Maliha was born and raised in Pakistan. She moved to US in 2006 after marrying an American Muslim.
Soon after marriage she developed an illness. Her in-laws showered abuse on her and treated her like a domestic maid. Her husband believed she would never get cured and sent her back to Pakistan and finally divorced her in 2012.
Maliha never gave up. She underwent treatment and got cured of her illness. The societal norms in South-Asia are very different from the West. A single woman divorcee is looked down upon with sympathy and doubt of character, thus making it difficult to continue a normal life. The pressures are double in the Islamic society.
In spite of suffering immense hardship, the gutsy Maliha decided to return to America to find a new life and identity.
There are many women like Maliha who are married to faraway lands in the hope of a better life. Many endure domestic abuse and suffer in silence. But there some like Maliha, who stand up for their rights and identity.
My knowledge about Islam was hazy before I met Maliha. Islamic rules for women have always intrigued me. Their dress code, the hijab, and the right to women’s education and work has often been misunderstood and misrepresented in our society. I was under the impression that Islam supresses women. According to the Quran, men and women have the same spirit, there is no superiority in the spiritual sense between them [Noble Quran 4:1, 7:189, 42:11].
My friendship with Maliha was bleak at the beginning but it grew stronger as we began to share our similar thoughts and feelings. Visiting mosques with her, interacting with women there and learning about Islamic schools have opened my eyes towards Muslim society.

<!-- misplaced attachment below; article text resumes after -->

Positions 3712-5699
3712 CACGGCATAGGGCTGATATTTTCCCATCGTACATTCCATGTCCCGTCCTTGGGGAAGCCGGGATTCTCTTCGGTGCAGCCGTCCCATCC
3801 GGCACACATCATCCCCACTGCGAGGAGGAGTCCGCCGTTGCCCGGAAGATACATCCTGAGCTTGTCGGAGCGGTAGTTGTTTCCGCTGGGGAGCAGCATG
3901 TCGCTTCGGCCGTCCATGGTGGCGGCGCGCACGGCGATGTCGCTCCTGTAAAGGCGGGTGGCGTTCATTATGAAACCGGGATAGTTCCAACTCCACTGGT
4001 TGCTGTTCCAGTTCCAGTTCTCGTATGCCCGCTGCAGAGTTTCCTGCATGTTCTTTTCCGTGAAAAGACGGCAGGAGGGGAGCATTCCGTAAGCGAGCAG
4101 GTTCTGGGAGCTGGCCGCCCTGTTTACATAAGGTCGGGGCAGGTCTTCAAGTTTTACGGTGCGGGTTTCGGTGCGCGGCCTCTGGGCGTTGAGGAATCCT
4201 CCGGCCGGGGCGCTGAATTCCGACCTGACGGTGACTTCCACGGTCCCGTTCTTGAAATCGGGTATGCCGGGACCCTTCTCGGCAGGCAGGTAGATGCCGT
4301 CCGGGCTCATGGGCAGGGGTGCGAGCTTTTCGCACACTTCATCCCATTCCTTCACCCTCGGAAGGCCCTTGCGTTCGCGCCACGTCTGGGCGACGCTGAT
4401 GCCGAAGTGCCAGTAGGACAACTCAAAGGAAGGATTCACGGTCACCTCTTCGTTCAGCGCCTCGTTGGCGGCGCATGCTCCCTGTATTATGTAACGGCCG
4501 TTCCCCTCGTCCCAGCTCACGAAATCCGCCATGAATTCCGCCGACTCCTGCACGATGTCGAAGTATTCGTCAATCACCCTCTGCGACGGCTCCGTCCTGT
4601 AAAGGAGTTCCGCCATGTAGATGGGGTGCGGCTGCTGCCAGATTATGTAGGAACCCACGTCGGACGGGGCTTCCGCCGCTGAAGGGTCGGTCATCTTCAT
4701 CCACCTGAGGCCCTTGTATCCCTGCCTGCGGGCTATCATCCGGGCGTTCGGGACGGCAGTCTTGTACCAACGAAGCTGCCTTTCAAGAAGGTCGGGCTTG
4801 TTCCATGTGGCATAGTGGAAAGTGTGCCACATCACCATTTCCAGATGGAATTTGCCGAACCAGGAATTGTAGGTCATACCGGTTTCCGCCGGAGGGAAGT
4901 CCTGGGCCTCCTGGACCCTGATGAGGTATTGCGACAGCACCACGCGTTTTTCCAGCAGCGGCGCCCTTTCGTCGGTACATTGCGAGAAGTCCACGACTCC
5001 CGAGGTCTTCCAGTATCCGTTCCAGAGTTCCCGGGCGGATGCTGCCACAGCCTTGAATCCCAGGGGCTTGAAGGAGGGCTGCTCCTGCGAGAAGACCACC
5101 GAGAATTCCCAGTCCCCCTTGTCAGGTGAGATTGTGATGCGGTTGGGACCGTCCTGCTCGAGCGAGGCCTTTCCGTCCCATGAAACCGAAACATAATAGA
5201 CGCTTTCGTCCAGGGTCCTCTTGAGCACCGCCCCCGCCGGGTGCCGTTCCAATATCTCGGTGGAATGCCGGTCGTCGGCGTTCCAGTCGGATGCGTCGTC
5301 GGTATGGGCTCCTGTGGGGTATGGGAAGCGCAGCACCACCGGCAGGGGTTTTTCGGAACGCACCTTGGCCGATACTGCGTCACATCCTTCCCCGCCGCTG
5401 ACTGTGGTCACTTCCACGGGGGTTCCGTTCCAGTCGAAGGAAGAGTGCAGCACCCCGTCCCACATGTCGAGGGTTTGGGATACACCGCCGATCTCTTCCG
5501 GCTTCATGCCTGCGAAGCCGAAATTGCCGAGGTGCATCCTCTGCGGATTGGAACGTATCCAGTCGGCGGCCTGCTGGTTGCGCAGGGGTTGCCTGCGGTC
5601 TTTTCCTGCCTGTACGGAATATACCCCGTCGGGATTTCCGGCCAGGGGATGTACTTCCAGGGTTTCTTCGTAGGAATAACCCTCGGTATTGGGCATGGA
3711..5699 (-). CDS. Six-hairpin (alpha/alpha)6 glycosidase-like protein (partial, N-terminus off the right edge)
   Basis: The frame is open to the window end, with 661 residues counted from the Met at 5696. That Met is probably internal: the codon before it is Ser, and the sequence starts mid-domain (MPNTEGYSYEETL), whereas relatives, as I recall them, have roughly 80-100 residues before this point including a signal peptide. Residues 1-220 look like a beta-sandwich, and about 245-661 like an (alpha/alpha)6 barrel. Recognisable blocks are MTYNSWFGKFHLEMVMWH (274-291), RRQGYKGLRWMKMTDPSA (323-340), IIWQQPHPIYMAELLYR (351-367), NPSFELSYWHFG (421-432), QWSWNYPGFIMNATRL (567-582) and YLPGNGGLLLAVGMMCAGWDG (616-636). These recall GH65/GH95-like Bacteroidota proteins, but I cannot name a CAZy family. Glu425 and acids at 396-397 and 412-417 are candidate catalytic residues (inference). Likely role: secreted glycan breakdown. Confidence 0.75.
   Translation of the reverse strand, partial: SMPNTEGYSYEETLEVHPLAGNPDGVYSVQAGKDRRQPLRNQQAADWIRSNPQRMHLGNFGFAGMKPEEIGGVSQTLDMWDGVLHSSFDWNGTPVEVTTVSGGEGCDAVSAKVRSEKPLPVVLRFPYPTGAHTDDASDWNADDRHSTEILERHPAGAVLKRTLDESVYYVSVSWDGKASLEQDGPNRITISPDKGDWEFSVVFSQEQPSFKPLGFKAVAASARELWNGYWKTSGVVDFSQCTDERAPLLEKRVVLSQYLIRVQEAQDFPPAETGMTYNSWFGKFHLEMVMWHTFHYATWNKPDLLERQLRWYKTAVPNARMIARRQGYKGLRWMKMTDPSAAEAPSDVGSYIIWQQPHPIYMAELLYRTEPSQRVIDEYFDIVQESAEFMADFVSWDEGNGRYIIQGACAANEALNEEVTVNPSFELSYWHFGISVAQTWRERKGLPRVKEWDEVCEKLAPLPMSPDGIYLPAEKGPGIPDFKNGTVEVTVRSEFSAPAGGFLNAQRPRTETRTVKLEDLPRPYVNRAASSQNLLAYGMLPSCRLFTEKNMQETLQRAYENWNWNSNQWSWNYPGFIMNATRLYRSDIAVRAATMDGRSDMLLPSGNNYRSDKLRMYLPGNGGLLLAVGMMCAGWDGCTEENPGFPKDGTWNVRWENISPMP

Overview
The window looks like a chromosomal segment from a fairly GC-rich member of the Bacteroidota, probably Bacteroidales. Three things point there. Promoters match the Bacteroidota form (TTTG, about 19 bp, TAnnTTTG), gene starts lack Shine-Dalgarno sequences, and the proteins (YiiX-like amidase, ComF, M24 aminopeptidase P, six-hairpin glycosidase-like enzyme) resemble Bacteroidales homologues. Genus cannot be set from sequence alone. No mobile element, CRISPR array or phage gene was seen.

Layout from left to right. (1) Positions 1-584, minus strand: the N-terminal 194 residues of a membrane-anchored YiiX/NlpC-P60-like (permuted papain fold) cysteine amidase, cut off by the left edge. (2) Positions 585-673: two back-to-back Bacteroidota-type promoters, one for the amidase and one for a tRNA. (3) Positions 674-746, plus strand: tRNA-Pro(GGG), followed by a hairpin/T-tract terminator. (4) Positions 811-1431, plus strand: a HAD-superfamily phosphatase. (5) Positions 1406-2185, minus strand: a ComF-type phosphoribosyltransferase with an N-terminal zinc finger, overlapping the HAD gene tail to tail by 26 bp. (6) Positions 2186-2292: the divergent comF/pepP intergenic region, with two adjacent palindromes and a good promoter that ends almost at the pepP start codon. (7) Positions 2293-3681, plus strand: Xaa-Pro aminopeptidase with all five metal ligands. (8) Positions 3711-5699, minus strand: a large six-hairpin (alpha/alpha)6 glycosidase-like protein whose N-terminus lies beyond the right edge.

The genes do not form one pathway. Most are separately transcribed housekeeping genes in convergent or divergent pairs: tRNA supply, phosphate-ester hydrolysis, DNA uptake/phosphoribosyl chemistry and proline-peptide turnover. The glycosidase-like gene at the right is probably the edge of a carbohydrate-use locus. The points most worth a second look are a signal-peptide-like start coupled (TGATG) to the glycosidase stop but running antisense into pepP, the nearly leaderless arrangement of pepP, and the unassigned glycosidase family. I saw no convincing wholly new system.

Through Maliha, her beliefs and associations, I have discovered the life of a strong and independent but traditional American Muslim woman. A Muslim woman's life does not end after divorce and Mahiha is a true example of that. Like her, there are many women who go off to far away land to make a new nest, a new home with full of dreams. These dreams are shattered when they ill-treated and abused and treated like domestic maids. Many Muslim women are often caught in such situation balancing their "so-called marriage" and the restrictions they face from religious pressure and society.
My story is not just about domestic violence, marital abuse and the restrictions of the Islamic society. It is about fearlessness and courage of a woman facing social stigma and abuse and rising above it.
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